Although making the same power as the standard V4S, the bike has lost an additional 1.5kg, thanks to new Marchesini Racing forged magnesium wheels and Euro 4-compliant Akrapovič silencers.
Never a slow bike to begin with, the benefits of the extra weight shedding are most apparent on corner entry and during changes of direction, with the Anniversario turning both more quickly and with greater stability than the mass-production alternative.
This is coupled with powerful four-piston radial Brembo Monobloc Stylema calipers, complete with Bosch cornering ABS, which bite hard onto two 330mm semi-floating discs. Taken directly from the S model, they allow you to trail brake further into the corner, with no visible intrusion from the electronics.
With so much power and cornering ability, riding the bike is an unrelenting sensory assault that can sometimes leave you feeling like a passenger, with only the world’s best riders able to extract everything from it, in much the same way as the standard V4S.
This was highlighted further when the bike was fitted with a set of Pirelli Diablo Superbike SC2 slick tyres, during the launch. Providing sublime levels of grip around the sun-kissed Californian asphalt of Laguna Seca, it feels like a genuine race bike with lights, rather than something developed for the road, before being modified for short circuit duties.
The Ducati Panigale V4 25° Anniversario is nothing short of a race bike with a number plate, with more power and performance than you could ever hope to extract on the road. It's brilliantly bonkers and arguably too fast for some tighter race tracks, too.
Once out of a corner and onto the throttle, the bike’s 211bhp powerhouse delivers an addictive, relentless drive from low down in the revs that surges all the way to the redline with the front wheel skimming gently along the tarmac, thanks to excellent in-built wheelie control.
No sooner have you left one corner, the next is upon you, with no time to rest on the straights as you constantly feed the bike gears to stop the quick-revving engine from bouncing against the limiter.
Delivering a dramatic MotoGP-inspired wail from its twin Akra exits, the engine feels surprisingly smooth at all times, producing no noticeable vibes on circuit and minimal rumbles on tick over.
Although difficult to discuss at such an early stage, owner comments on our previous Panigale V4S review appear to be largely positive, with some reports being made about issues with the bike’s electrics. However, on the whole, feedback is positive for both the machines and the strong dealer network.
At just shy of £37,000, the Ducati Panigale V4 25° Anniversario 916 is not cheap and with the base bike being so good already (and £12,700 less), only the best riders in the world will be able to truly extract the full differences between them.
That said, by adding just the magnesium wheels (£4212), Akrapovič exhaust (£4270.46) and dry clutch (£2808) from the Anniversario to a conventional £24,295 S model as optional extras, the bill comes to an additional £11,290.46, highlighting the new bike to be quite good value, when you consider all of its extra features.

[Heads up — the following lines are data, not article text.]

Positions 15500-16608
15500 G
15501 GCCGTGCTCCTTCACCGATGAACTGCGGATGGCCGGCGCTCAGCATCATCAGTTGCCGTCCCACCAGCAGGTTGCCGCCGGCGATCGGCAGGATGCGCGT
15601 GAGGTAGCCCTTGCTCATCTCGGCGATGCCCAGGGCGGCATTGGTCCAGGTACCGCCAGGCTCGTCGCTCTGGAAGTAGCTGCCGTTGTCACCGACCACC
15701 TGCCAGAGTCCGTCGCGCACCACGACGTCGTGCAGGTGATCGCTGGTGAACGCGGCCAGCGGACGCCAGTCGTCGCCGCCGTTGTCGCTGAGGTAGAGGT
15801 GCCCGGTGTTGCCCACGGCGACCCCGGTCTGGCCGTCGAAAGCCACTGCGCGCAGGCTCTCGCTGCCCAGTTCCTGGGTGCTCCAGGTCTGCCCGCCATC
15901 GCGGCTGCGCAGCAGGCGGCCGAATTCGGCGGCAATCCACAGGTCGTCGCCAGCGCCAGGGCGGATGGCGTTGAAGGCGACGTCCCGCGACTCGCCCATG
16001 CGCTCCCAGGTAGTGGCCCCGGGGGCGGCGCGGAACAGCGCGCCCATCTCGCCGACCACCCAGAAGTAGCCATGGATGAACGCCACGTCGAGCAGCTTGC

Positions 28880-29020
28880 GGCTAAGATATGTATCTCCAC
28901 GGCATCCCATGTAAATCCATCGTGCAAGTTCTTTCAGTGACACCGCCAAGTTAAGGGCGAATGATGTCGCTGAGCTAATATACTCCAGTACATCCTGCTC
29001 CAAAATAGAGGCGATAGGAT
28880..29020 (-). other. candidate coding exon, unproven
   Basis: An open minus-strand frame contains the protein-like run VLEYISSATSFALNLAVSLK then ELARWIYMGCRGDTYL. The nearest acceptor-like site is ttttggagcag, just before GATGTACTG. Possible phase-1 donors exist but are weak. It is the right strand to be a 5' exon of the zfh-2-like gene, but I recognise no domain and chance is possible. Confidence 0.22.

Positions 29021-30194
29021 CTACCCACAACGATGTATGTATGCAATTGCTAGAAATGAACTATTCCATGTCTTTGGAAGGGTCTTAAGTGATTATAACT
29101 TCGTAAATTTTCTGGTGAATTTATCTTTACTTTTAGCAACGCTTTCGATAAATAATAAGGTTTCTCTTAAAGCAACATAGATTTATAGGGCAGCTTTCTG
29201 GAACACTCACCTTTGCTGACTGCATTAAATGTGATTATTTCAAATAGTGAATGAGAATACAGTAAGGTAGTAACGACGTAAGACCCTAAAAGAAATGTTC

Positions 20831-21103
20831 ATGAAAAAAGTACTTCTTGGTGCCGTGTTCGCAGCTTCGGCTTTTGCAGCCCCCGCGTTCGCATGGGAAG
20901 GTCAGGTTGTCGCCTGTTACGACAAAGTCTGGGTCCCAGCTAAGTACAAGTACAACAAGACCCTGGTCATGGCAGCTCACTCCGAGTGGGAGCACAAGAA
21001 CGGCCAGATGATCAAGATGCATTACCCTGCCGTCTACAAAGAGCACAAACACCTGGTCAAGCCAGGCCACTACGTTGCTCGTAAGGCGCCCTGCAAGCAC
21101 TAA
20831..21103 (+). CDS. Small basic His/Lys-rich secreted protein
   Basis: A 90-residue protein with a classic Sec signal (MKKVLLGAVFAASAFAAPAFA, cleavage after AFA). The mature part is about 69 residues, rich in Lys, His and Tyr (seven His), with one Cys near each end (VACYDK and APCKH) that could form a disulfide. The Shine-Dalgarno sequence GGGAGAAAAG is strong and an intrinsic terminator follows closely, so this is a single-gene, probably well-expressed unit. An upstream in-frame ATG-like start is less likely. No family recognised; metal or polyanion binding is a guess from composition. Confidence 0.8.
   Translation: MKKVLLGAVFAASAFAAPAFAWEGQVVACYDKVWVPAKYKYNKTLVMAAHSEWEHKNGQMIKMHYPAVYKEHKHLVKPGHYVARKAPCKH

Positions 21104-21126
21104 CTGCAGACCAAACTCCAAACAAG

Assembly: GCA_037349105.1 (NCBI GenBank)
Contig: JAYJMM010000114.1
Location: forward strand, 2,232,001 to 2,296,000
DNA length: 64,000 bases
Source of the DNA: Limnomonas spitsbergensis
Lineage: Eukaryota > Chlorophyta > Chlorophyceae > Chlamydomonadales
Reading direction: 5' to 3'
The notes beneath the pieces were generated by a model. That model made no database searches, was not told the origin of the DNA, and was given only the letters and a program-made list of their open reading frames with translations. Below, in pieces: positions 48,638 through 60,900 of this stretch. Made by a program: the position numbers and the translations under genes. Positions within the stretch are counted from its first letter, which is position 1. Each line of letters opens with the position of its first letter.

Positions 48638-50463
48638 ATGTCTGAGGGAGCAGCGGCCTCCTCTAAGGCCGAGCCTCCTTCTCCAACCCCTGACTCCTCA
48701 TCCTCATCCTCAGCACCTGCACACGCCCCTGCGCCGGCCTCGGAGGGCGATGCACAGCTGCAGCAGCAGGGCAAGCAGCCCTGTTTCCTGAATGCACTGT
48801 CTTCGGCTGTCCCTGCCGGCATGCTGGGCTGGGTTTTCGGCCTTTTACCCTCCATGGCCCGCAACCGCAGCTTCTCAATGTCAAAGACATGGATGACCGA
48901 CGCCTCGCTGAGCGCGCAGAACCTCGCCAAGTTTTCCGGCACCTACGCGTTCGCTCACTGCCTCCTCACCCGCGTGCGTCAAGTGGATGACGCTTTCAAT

What’s more, by limiting the production run to just 500 units globally, it won’t be long until all of them have been sold, with the vast majority likely to become part of larger collections. Sadly, this means some will never grace the race track at all.
Just 500 Anniversarios will be produced worldwide, with the bike receiving a number of subtle performance modifications, alongside a striking new paint job inspired by Fogarty’s championship-winning 1999 Ducati 996. To mark each bike’s authenticity, the top yoke will be engraved with its own unique production number out of 500, too.
Complete with large number ones on the front and sides, and optional ‘Foggy’ and ‘Shell’ stickers for you to apply yourself, the bike turns heads wherever it goes, helped further by the clattering dry clutch lifted directly from the V4 R, reminiscent of Ducatis of old.
Just sitting on the bike feels like a special place to be, with a 916 logo laid across the tank’s deep red paint in front of you and lashings of Rizoma accessories, reminding you of its exclusivity at all times. What’s more, despite its focused nature, it feels surprisingly roomy, allowing you to move around the bike between corners with ease.
To help improve your lap times further, the tribute machine also gets a Ducati Data Analyser+ kit and GPS module, allowing riders to unleash their inner Dovizioso and measure inputs such as lean angle, brake pressure and throttle application ahead of their next track session.
What’s more, there’s a taller screen, meaning less buffeting on the move at highspeed. A lack of wind also allows the rider to appreciate a crisper exhaust note from the Akrapovič silencers.
Alongside this, Ducati have also adopted technology derived from their Desmosedici GP18 MotoGP bike to produce Ducati Traction Control EVO 2, which is already being used on the V4R and V4R SBK.
Working in tandem with the IMU and adapting to both lean angle and wheelspin, Ducati claim that new system is able to intercept any loss of grip sooner, meaning a faster corner exit. Once onto the straights, new Quick Shift EVO 2 also claims to provide greater stability during upshifts above 10,000rpm.